• Are vendors being sole sourced or is there a competitive bid process required?
  • Are vendors required to meet certain thresholds for delivery?
  • Do you have vendor relationships in your current ecosystem that can have services expanded to meet the objectives of your organization?
  • How well do the people, processes and technology integrate with your organization?
  • How well will a new vendor interact with existing vendors?

Answers to the questions above may serve as guiding principles in developing criteria for vendor selection. Once baseline questions are answered, organizations can layer in technical requirements, market data and other qualitative and quantitative criteria for a comprehensive view into up-front due diligence.

Planting something new in your garden is like onboarding a vendor into your organization. There are typically process requirements and activities needed to effectively and efficiently onboard a vendor. Organizations may have forms and enablers in place to streamline this process, ideally in efforts to expedite the approval process and shorten the supply chain cycle - a concept that seems impossible in post-pandemic days.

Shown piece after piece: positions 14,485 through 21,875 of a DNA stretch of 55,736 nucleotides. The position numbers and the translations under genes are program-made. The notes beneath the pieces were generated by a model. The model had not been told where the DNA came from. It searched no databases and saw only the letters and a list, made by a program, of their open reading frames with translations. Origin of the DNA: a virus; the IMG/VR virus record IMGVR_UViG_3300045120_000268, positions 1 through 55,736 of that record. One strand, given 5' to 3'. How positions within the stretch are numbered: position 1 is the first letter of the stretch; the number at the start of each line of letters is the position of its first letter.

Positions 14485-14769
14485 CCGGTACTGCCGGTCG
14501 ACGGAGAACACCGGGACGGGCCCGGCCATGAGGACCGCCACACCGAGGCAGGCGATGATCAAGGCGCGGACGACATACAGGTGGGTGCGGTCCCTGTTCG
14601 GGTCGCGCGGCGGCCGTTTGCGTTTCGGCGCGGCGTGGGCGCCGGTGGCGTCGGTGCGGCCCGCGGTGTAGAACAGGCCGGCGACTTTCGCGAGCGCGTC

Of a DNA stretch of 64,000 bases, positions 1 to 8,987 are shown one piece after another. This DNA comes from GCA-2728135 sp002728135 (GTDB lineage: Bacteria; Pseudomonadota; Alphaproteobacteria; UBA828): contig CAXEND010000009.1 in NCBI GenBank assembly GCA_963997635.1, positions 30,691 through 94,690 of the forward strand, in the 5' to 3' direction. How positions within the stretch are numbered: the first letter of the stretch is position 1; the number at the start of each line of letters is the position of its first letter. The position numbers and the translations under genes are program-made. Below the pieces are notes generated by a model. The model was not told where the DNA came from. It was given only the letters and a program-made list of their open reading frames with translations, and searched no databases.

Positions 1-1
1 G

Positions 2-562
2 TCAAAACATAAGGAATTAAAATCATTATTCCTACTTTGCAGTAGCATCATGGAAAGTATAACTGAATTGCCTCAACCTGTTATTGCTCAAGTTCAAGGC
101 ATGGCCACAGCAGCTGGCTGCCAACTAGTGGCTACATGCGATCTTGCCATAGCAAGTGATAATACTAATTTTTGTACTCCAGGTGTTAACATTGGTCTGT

In planting something new in a garden, it is critical to perform activities at the right time of the year (as many plants are seasonal). Similarly, vendors may fit into a procurement or budgeting process that only happens during preferred windows of the fiscal year. You may not want to, for instance, be implementing a new cloud-based financial reporting system right before your annual public filings. Onboarding requires the right collaboration with cross-functional teams and potentially other service organizations you rely upon.